This report presents the findings and methodology of the Changing Attitudes and Motivation in Parolees (CHAMPS) study, which examined the implementation of a pilot of one parole-based intervention known as the Next Generation of Parole Supervision (NG), which was introduced in each of the cities of Dallas, Denver, and Des Moines.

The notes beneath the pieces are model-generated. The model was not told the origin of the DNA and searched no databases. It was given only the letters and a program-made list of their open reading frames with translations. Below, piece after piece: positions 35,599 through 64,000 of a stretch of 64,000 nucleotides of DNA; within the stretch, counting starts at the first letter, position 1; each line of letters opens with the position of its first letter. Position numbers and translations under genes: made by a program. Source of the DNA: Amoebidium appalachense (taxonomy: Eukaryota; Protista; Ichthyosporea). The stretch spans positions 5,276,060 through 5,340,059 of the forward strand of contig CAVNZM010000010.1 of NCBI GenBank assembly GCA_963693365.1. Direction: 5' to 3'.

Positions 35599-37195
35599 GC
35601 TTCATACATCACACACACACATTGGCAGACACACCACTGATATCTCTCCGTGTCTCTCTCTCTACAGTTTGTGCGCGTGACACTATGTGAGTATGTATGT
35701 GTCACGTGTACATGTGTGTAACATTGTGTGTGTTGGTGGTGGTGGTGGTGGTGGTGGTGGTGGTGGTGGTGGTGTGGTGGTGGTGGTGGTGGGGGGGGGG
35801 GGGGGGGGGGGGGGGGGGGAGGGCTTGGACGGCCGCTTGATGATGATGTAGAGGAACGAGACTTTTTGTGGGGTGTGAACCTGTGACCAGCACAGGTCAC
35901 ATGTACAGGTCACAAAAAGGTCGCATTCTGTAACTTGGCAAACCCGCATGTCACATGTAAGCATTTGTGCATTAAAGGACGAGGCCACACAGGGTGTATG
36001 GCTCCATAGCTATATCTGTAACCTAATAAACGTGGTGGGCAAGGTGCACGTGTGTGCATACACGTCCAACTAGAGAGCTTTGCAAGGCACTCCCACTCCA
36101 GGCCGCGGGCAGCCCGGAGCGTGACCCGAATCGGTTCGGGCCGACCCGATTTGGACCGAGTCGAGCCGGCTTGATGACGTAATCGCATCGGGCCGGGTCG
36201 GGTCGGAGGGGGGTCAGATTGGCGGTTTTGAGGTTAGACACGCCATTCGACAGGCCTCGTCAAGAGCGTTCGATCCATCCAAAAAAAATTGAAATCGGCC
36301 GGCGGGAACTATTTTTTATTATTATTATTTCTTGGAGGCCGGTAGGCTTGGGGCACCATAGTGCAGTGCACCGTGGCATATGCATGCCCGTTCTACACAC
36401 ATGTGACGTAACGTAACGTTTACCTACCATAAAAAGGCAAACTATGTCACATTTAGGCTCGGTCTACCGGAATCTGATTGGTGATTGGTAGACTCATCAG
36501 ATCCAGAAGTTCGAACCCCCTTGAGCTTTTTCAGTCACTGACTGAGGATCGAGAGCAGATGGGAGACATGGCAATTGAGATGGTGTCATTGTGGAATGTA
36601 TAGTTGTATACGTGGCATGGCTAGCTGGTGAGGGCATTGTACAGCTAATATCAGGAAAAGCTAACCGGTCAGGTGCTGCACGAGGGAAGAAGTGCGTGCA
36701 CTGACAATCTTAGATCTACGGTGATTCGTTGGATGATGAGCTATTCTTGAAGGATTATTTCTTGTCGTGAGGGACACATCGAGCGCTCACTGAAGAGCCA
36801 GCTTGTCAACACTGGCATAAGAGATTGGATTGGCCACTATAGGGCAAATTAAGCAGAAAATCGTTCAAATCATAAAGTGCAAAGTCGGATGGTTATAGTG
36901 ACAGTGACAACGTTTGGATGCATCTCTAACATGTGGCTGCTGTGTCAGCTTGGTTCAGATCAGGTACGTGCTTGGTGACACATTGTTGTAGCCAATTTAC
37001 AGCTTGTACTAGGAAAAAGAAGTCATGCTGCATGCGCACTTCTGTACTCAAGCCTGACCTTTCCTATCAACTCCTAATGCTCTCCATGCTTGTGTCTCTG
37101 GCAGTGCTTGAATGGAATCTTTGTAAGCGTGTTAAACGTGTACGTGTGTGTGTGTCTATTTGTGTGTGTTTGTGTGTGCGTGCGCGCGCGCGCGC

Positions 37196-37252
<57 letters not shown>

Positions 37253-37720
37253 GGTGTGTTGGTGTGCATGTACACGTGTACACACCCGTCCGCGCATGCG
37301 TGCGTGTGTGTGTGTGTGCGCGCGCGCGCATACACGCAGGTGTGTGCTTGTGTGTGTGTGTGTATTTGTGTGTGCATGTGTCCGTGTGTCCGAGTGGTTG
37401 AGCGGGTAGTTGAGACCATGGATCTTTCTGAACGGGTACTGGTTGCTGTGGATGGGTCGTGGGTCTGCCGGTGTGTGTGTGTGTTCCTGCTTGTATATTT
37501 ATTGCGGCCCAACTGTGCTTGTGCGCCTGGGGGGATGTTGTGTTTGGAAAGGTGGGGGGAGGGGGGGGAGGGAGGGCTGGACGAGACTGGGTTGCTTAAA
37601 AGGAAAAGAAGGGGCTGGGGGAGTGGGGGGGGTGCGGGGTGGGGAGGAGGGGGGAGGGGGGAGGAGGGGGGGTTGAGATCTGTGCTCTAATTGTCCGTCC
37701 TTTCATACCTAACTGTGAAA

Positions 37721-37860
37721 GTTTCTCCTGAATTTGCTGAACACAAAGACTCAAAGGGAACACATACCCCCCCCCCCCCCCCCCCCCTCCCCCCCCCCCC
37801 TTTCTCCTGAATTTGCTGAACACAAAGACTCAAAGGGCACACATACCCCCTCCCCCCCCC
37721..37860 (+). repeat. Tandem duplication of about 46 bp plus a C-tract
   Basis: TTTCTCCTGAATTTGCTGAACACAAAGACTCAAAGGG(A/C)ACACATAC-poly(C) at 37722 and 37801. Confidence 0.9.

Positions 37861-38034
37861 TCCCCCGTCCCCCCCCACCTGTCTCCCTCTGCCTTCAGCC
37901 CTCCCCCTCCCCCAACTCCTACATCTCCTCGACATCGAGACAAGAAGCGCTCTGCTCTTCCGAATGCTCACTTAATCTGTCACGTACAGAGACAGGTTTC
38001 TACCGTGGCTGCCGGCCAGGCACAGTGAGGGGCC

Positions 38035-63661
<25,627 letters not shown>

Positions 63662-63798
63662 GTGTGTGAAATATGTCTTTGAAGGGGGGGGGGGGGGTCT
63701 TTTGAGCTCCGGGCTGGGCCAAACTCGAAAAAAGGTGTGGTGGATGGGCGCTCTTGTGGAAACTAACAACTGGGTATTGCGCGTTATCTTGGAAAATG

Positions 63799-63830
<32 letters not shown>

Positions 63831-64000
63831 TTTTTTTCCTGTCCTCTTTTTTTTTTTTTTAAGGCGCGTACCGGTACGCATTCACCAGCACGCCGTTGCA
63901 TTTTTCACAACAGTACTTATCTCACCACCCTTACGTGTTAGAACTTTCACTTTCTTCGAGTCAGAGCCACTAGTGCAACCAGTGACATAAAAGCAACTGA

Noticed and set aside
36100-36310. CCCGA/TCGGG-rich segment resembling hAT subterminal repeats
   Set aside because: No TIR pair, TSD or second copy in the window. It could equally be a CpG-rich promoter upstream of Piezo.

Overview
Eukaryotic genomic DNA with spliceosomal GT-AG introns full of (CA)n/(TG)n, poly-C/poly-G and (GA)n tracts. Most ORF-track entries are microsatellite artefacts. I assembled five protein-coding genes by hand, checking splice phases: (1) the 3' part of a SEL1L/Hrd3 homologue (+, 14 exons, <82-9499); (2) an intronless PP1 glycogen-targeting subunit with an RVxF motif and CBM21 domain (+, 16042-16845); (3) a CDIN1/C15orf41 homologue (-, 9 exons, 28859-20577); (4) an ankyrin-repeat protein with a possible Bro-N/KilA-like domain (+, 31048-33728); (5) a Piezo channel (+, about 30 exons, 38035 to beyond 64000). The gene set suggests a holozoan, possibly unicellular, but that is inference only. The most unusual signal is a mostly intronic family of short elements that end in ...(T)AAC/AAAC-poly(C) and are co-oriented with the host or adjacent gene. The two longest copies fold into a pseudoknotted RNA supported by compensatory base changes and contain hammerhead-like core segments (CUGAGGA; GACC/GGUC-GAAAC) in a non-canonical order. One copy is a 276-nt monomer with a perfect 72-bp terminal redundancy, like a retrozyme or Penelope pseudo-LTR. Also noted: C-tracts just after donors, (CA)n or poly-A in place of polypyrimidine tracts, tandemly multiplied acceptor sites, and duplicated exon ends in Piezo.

The goal of NG is to improve parolee outcomes by providing parole officers with the knowledge and strategies needed for conducting effective regular supervision meetings with parolees. This implementation evaluation used a range of qualitative and quantitative data, including assessments of the knowledge and skills of parole officers trained in NG compared with a second group of officers who continued with parole practices used prior to the introduction of NG. The evaluation found that although there was some variation in policies and practices across sites, parole officers in the CHAMPS sites generally were already familiar with many of the concepts of NG, so changes in officers’ supervision practices were limited. Only in Dallas did NG-trained parole officers engage in practices that were substantially different from those observed among untrained officers. The results in Dallas suggest that coaching may be important in the effective implementation of an intervention that involves changing parole officers’ skills and practices. Changes became more noticeable once coaching was introduced; however, despite coaching for the entire study period in Des Moines and Denver, little change was observed in these cities. Overall, this study indicates that parole officers are amenable to changes to improve supervision practices; however, consistent implementation of changes in policy and practices is challenging. 7 figures, 2 tables, and 28 references
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